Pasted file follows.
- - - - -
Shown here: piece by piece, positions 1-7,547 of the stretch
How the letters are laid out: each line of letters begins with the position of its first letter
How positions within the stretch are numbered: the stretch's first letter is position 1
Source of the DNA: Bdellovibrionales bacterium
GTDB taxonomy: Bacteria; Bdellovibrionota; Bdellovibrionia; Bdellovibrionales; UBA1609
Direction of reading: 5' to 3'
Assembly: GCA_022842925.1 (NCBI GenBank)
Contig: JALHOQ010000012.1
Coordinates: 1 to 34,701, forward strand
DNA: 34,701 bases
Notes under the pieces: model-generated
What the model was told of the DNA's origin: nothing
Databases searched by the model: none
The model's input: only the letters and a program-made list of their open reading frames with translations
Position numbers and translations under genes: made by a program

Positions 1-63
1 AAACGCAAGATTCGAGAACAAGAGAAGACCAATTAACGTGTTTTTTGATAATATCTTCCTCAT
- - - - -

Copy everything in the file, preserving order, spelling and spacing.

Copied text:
Shown here: piece by piece, positions 1-7,547 of the stretch
How the letters are laid out: each line of letters begins with the position of its first letter
How positions within the stretch are numbered: the stretch's first letter is position 1
Source of the DNA: Bdellovibrionales bacterium
GTDB taxonomy: Bacteria; Bdellovibrionota; Bdellovibrionia; Bdellovibrionales; UBA1609
Direction of reading: 5' to 3'
Assembly: GCA_022842925.1 (NCBI GenBank)
Contig: JALHOQ010000012.1
Coordinates: 1 to 34,701, forward strand
DNA: 34,701 bases
Notes under the pieces: model-generated
What the model was told of the DNA's origin: nothing
Databases searched by the model: none
The model's input: only the letters and a program-made list of their open reading frames with translations
Position numbers and translations under genes: made by a program

Positions 1-63
1 AAACGCAAGATTCGAGAACAAGAGAAGACCAATTAACGTGTTTTTTGATAATATCTTCCTCAT